The Discover national survey of 1,000 adults who have children 16 to 18 years old who are planning to attend college was conducted March 17-20, 2017, by Rasmussen Reports, an independent survey research firm (http://www.rasmussenreports.com). The margin of sampling error was +/-3 percentage points with a 95 percent level of confidence.

About Discover

Discover Financial Services (NYSE: DFS) is a direct banking and payment services company with one of the most recognized brands in U.S. financial services. Since its inception in 1986, the company has become one of the largest card issuers in the United States. The company issues the Discover card, America's cash rewards pioneer, and offers private student loans, personal loans, home equity loans, checking and savings accounts and certificates of deposit through its direct banking business. It operates the Discover Network, with millions of merchant and cash access locations; PULSE, one of the nation's leading ATM/debit networks; and Diners Club International, a global payments network with acceptance in more than 185 countries and territories. For more information, visit www.discover.com/company.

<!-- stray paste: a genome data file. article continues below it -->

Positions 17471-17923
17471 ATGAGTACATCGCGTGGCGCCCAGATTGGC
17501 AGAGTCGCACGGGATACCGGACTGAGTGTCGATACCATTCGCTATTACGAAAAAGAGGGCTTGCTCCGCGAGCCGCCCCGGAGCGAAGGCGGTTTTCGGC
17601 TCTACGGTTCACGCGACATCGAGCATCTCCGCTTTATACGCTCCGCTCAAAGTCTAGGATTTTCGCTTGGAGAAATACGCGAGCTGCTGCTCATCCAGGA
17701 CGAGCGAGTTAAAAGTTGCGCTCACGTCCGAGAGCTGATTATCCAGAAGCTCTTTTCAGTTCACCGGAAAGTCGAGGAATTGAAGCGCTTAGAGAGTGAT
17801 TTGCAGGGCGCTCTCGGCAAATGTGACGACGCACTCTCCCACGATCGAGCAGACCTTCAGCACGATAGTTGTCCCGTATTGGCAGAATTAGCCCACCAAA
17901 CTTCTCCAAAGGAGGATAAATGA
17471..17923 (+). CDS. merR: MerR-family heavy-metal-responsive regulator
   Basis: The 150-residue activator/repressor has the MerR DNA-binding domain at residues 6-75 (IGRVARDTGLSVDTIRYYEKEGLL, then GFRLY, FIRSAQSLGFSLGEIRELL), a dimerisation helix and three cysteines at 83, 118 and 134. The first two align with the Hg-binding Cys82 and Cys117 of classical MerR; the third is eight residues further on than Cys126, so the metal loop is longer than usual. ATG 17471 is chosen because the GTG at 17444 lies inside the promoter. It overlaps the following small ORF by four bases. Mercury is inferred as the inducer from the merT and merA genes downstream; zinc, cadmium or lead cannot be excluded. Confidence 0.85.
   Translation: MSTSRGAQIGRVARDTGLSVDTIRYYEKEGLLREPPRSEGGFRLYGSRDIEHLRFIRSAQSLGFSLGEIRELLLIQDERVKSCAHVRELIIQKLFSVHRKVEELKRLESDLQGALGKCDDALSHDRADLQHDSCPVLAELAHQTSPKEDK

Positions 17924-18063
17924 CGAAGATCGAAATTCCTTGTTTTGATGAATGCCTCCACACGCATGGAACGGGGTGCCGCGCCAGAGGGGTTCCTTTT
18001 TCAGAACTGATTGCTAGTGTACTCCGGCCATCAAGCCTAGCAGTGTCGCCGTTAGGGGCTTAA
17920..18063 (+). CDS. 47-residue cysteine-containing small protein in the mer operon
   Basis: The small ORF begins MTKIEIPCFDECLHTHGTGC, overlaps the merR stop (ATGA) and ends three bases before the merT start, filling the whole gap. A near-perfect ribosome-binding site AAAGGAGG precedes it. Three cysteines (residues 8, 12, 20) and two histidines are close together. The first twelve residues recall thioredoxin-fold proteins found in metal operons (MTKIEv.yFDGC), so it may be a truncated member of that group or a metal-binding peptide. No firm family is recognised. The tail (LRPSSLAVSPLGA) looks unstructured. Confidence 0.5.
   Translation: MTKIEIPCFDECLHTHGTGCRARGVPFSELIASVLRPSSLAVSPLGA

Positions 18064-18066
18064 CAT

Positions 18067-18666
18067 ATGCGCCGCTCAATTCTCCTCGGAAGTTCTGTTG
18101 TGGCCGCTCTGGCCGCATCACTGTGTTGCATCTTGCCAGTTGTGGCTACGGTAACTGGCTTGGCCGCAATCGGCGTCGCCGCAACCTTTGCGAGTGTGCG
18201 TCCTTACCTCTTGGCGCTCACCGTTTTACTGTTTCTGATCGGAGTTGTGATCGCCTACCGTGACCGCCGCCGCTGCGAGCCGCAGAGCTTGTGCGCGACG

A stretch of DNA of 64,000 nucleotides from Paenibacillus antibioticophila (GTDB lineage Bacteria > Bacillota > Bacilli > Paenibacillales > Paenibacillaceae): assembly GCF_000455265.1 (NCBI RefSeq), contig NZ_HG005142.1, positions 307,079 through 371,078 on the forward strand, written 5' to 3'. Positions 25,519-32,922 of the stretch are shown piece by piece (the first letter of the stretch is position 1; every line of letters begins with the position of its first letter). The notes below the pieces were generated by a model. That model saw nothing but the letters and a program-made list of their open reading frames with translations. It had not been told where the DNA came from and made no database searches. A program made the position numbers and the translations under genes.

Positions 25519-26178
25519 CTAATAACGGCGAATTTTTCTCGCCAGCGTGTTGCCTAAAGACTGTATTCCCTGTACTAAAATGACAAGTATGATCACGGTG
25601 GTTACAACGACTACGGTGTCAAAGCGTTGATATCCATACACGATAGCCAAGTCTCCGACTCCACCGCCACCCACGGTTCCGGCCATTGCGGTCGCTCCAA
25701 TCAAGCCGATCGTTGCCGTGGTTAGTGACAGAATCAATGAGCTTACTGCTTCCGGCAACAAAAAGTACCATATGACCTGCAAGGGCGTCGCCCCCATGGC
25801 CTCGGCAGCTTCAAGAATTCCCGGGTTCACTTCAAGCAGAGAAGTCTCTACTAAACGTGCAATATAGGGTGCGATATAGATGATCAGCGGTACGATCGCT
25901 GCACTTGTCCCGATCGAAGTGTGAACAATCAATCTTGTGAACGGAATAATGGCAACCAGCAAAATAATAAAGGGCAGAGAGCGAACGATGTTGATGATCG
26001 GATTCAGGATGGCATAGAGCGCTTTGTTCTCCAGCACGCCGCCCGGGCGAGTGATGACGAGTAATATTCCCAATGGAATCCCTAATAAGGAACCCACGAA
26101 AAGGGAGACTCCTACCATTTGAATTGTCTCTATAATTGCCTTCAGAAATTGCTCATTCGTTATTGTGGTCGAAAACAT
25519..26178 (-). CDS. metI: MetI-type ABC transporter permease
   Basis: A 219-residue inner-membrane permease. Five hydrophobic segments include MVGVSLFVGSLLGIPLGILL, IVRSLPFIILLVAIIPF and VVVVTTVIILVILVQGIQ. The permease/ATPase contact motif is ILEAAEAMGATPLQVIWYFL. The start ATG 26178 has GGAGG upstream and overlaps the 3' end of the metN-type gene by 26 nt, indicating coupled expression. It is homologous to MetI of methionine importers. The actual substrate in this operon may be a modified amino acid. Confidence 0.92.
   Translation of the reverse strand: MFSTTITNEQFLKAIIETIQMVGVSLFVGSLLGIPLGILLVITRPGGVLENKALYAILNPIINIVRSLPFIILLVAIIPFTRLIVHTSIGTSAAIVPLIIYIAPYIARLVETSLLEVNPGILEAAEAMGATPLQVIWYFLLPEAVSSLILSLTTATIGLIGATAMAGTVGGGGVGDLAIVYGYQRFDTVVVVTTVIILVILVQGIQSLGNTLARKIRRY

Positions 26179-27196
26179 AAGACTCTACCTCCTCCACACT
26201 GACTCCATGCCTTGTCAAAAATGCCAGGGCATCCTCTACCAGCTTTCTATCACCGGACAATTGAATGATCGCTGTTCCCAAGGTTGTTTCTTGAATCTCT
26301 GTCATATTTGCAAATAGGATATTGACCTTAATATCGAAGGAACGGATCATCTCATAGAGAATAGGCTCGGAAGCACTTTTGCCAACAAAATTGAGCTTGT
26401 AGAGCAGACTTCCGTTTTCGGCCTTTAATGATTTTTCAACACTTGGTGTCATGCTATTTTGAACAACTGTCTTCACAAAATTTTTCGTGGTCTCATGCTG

National Survey of 1,000 Adults With Children 16-18 Years Old
Who Have Children Who Are Planning on Going to College
Conducted March 17-20, 2017 By Rasmussen Reports
Margin of Sampling Error, +/- 3 percentage points with a 95% level of confidence
Commissioned by Discover Student Loans
                         
How important is college to your child’s future?   2012   2013   2014   2015   2016   2017
Very important   81%   87%   85%   81%   82%   83%
Somewhat important   14%   11%   11%   14%   13%   14%
Not very important   3%   1%   3%   3%   3%   2%